Long ago I developed a theory that I call the “Faux Radio Complication”.
It’s based on the notion that given sufficient time, any form of radio communication that doesn’t rely on RF from point of origin directly to point of reception, without intermediary hardware, will disappoint humans.
This started as a bit of a lark that I would pull out of my hat whenever local radio friends would get into a snit over some new repeater policy that changed the game for them. But it’s becoming more widespread given our rapid development and adoption of faux radio systems.
These include all the “acronym” systems like IRLP, DMR, D-STAR, C4FM and others in addition to all the analog repeater systems around the world.
The “complication” that arises from the use of these systems is that the end users don’t own the intermediary hardware or network. They’re not so much radio operators as they are “users” of someone else’s equipment and as such, are subject to the whims of the “owners”.
That’s not to say that the owners haven’t been incredibly generous with their time and treasure in building these systems and making them available to others, but given sufficient time, someone will get their panties in a wad over some change or new policy that they don’t like and “users” are powerless to do anything about it except to take their ball and go home.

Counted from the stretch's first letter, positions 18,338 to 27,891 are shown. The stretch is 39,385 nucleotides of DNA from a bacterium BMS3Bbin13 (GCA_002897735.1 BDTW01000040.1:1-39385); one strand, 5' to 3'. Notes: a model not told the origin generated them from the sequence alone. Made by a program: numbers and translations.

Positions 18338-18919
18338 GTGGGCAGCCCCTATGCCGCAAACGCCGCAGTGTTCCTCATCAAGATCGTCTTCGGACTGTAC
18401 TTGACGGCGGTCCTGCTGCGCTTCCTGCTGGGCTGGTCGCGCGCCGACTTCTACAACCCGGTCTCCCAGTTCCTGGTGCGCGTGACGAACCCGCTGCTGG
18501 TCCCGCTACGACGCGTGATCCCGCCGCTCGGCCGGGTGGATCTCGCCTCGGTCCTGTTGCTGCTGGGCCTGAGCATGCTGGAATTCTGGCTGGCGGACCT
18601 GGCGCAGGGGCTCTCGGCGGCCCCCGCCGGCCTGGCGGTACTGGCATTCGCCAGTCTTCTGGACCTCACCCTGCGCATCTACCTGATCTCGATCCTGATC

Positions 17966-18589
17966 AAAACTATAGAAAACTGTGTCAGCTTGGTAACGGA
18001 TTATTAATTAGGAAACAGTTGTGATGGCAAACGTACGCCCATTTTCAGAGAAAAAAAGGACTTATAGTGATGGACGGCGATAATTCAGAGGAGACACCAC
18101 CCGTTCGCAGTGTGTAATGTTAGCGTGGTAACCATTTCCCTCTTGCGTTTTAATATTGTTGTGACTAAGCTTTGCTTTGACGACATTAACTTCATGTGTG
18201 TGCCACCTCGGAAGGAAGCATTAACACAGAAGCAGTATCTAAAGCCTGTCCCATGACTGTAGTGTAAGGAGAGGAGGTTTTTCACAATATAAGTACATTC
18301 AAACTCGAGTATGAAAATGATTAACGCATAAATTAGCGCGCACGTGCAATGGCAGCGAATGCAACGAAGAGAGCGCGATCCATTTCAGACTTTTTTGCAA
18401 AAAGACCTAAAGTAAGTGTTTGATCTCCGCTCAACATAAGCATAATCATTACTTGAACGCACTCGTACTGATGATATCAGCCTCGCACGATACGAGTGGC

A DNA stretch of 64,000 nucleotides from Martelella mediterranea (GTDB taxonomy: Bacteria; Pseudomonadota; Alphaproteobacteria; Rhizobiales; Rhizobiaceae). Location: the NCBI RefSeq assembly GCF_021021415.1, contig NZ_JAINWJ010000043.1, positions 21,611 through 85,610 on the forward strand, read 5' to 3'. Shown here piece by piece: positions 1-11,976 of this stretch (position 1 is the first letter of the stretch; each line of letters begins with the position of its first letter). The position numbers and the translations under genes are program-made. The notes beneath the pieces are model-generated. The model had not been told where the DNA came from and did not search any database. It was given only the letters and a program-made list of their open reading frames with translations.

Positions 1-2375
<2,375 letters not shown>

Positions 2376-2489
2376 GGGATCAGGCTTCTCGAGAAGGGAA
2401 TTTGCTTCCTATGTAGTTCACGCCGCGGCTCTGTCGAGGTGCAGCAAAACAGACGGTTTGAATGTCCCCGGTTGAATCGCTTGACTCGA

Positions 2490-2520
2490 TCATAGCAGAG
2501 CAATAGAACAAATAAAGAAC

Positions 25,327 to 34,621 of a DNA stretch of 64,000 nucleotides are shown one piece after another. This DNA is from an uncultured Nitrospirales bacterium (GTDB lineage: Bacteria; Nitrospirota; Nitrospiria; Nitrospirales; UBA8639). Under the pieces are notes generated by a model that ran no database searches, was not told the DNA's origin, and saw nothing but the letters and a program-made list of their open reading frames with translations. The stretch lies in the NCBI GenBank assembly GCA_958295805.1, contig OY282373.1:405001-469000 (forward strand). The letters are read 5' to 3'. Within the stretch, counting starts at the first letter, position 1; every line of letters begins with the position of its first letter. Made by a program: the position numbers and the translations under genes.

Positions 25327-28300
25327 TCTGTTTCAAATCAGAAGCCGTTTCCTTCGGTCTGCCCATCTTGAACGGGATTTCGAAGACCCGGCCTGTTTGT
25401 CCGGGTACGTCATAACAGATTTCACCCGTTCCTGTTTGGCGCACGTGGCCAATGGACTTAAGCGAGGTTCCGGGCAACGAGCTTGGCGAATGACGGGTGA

Recent rumblings in the AMSAT world reminded me that amateur radio satellites are also faux radio complications.
The hardware is built and launched by those who control the use of those assets. The money will be donated by “users” who ultimately have little or no say in how those assets will be controlled. Of course those in charge will counter that their decisions are made in the best interest of the orbital assets and they’re probably correct. Anarchy isn’t good for satellites or terrestrial repeaters but given sufficient time, “users” will become disappointed about something and that’s the point.
Launching RF into the aether and having someone directly drag that signal out of thin air, without any other hardware in the middle, is as simple and pure as it gets and in that scenario, you need only to get along with one other human.
But build an infrastructure that requires dozens or even hundreds of humans to all get along, and it’s all but certain that, eventually, disappointed “users” will be left in its wake.
That’s the Faux Radio Complication.